Baron Zouche is a title which has been created three times, all in the Peerage of England.
|Barony of Zouche|
|Creation date||16 August 1308 (Baron Zouche of Haryngworth)|
|Created by||Edward II|
|Peerage||Peerage of England|
|First holder||William la Zouche, 1st Baron Zouche|
|Present holder||William Frankland, 19th Baron Zouche|
|Remainder to||Heirs of the body|
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The la Zouche family descended from Alan la Zouche (d. 1190), lord of the manor of North Molton in North Devon, England, originally called Alain de Porhoët, or Ceoche, who was a Breton nobleman who settled in England during the reign of King Henry II (1154–1189). He was the son of Viscount Geoffrey de Porhoët and Hawise (of unknown origins).
Alan married Adeline (or Alice) de Belmeis, daughter of Phillip de Belmeis and Maud la Meschine, who died at North Molton in 1190. By his marriage he obtained the manor of Ashby in Leicestershire (called after him Ashby-de-la-Zouch). His son was Roger la Zouche (c. 1175 – bef. 14 May 1238) who was the father of Alan la Zouche (1205–1270) and Eudo (or Odo) la Zouche.
Alan la Zouche and the Barony of AshbyEdit
Alan (1205–1270) was justice of Chester and justice of Ireland under King Henry III (1216–1272). He was loyal to the king during his struggle with the barons, fought at the Battle of Lewes and helped to arrange the Peace of Kenilworth. As the result of a quarrel over some lands with John de Warenne, 6th Earl of Surrey, he was seriously injured in Westminster Hall by the earl and his retainers and died on 10 August 1270. Alan's grandson from the marriage of his son Roger to Ela Longespée, namely Alan la Zouche, was summoned by writ to Parliament on 6 February 1299 as Baron la Zouche of Ashby. He was Governor of Rockingham Castle and Steward of Rockingham Forest. However, this barony fell into abeyance on his death in 1314 without male progeny.
Eudo la Zouche and the Barony of HaryngworthEdit
Eudo was a professional soldier; late in life, he married Millicent de Cantilupe (d. 1299), one of the two sisters and co-heiresses of Sir George de Cantilupe (1251–1273), 4th feudal baron of Eaton Bray and Lord of Abergavenny, from whom he inherited several manors including Eaton Bray, Calne and Harringworth and by whom he had three daughters and two sons. Their elder son William la Zouche was summoned by writ to Parliament as Baron Zouche of Haryngworth, on 16 August 1308. His great-great-great-grandson, the fifth Baron, married Alice Seymour, 6th Baroness St Maur, and assumed that peerage in her right. Their son succeeded to both titles; his stepmother, Elizabeth St. John, was an aunt of the future King Henry VII, a connection which proved useful to later members of the family. The seventh Baron was attainted in 1485 for loyalty to King Richard III but was eventually restored to his title and a part of his lands. On the death in 1625 of Edward la Zouche, 11th Baron Zouche, 12th Baron St Maur, the peerages fell into abeyance between Edward's two daughters, Elizabeth and Mary.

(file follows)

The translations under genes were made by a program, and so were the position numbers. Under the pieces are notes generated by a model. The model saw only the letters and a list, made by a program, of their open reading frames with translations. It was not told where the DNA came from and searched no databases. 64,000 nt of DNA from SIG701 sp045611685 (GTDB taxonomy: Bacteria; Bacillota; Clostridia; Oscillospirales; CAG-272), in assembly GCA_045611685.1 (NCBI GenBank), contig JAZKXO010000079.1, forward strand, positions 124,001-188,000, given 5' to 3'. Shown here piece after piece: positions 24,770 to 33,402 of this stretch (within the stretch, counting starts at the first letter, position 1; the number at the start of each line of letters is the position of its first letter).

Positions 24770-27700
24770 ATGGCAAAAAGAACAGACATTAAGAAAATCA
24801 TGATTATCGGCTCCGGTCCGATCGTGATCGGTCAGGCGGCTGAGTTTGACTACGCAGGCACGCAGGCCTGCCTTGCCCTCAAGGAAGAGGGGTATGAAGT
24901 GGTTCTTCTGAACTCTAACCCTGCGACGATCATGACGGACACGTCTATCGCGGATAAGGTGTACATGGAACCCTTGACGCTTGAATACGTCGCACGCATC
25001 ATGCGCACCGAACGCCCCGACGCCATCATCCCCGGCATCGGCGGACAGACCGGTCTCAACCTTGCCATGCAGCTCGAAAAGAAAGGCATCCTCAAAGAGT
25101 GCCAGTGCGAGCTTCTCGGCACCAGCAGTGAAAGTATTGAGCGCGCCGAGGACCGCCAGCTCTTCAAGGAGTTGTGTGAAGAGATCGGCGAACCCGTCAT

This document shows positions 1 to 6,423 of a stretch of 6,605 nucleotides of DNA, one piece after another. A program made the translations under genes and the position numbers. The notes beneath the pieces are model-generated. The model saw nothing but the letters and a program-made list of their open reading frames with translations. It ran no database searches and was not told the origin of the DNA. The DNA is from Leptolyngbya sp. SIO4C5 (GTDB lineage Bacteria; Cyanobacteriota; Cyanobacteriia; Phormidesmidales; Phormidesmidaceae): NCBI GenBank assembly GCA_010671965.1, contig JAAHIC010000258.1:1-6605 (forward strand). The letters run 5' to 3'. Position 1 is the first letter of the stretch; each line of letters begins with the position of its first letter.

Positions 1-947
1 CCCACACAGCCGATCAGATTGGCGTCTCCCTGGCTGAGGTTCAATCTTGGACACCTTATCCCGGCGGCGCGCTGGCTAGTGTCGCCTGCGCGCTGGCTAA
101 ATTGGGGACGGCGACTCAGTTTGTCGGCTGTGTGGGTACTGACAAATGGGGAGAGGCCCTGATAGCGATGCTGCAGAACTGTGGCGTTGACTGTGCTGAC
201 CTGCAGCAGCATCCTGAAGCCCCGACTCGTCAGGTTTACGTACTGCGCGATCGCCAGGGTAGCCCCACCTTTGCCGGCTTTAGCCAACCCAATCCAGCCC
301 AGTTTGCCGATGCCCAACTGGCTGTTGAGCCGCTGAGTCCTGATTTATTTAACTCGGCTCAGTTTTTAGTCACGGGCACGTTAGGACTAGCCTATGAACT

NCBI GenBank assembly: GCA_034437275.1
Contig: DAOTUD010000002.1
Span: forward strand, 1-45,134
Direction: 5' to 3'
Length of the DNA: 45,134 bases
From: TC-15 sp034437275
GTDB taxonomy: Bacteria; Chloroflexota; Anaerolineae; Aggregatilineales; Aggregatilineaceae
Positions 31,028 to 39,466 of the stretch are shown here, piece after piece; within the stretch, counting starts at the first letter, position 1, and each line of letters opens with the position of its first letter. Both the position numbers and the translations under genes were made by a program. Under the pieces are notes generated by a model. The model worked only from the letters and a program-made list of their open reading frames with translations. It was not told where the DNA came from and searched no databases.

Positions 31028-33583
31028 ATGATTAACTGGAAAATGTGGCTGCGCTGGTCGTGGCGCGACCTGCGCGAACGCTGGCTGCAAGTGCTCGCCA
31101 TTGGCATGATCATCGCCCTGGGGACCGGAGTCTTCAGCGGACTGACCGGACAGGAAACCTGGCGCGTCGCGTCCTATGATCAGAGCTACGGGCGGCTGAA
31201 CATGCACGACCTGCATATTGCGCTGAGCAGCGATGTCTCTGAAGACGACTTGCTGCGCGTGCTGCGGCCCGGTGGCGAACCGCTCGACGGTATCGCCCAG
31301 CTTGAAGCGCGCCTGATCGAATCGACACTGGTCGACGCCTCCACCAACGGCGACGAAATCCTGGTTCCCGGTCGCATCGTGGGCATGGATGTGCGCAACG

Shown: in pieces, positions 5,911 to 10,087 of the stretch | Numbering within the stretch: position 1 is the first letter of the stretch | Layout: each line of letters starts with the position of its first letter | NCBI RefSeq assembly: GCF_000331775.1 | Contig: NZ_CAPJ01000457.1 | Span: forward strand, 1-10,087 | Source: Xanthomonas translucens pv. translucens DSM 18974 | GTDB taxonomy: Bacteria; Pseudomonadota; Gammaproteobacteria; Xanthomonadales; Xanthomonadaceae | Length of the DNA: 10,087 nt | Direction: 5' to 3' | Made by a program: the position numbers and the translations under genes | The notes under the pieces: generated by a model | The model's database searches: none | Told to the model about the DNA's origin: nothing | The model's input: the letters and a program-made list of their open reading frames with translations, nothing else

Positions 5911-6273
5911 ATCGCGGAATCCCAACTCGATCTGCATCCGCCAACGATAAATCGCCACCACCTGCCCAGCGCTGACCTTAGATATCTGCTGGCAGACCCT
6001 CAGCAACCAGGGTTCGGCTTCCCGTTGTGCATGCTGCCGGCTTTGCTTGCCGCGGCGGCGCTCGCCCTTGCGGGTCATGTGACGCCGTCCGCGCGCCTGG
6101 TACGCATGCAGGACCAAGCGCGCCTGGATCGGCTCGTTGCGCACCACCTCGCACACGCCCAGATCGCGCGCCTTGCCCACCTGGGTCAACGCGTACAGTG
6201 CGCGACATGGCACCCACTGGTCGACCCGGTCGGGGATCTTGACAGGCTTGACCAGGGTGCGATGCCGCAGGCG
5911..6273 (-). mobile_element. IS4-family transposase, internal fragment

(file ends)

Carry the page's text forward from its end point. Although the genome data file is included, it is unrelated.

Revival of the Barony of Zouche of HaryngworthEdit
In 1815 the Barony of Zouche was called out of abeyance in favour of Cecil Bishopp, 8th Baronet (d. 1828), of Parham Park, who became the 12th Baron Zouche. Through his mother Susanna Hedges he was a descendant of Elizabeth la Zouche.
Cecil's eldest son Lieutenant-Colonel Cecil Bisshopp (d. 1813) pre-deceased his father at age 30 in Ontario, Canada, from wounds received in action against the Americans in the War of 1812. With the deaths of both this Cecil and another son, Lieutenant Charles Cecil, the Barony of Zouche once again fell into abeyance in 1828.
In 1829, the abeyance was terminated in favour of the 12th baron Cecil's elder daughter, Harriet-Anne Curzon (née Bisshopp), who became the 13th Baroness. She was the wife of Robert Curzon, younger son of Assheton Curzon, 1st Viscount Curzon.
Harriet-Anne and Robert's son, the Honourable Robert Curzon, became the 14th Baron. He was notable for his collection of Coptic manuscripts (also known as the White Monastery manuscripts) which were bequeathed by his daughter Darea (in 1917) the 16th Baroness to the British Museum. On Robert's death the title first passed to a son, Robert Nathaniel Cecil George Curzon the 15th Baron, and then to a daughter, the aforementioned Darea.